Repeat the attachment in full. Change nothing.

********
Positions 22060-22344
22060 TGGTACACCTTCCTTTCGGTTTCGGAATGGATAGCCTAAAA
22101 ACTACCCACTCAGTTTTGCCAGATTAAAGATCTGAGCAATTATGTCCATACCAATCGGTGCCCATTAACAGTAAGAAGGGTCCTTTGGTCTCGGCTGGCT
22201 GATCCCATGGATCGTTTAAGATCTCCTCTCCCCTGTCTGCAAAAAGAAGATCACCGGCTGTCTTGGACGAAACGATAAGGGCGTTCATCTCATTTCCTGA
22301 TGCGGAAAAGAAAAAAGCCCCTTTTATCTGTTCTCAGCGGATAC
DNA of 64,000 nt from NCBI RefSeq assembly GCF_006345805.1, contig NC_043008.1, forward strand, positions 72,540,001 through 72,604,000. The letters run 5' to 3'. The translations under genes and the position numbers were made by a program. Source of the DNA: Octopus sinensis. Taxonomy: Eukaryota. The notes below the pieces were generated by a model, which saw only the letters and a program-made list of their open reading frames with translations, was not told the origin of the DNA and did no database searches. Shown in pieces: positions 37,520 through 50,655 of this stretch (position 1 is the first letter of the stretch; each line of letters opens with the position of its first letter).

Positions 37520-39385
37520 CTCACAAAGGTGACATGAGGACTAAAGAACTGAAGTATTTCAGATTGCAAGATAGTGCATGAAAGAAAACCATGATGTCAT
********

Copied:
Positions 22060-22344
22060 TGGTACACCTTCCTTTCGGTTTCGGAATGGATAGCCTAAAA
22101 ACTACCCACTCAGTTTTGCCAGATTAAAGATCTGAGCAATTATGTCCATACCAATCGGTGCCCATTAACAGTAAGAAGGGTCCTTTGGTCTCGGCTGGCT
22201 GATCCCATGGATCGTTTAAGATCTCCTCTCCCCTGTCTGCAAAAAGAAGATCACCGGCTGTCTTGGACGAAACGATAAGGGCGTTCATCTCATTTCCTGA
22301 TGCGGAAAAGAAAAAAGCCCCTTTTATCTGTTCTCAGCGGATAC
DNA of 64,000 nt from NCBI RefSeq assembly GCF_006345805.1, contig NC_043008.1, forward strand, positions 72,540,001 through 72,604,000. The letters run 5' to 3'. The translations under genes and the position numbers were made by a program. Source of the DNA: Octopus sinensis. Taxonomy: Eukaryota. The notes below the pieces were generated by a model, which saw only the letters and a program-made list of their open reading frames with translations, was not told the origin of the DNA and did no database searches. Shown in pieces: positions 37,520 through 50,655 of this stretch (position 1 is the first letter of the stretch; each line of letters opens with the position of its first letter).

Positions 37520-39385
37520 CTCACAAAGGTGACATGAGGACTAAAGAACTGAAGTATTTCAGATTGCAAGATAGTGCATGAAAGAAAACCATGATGTCAT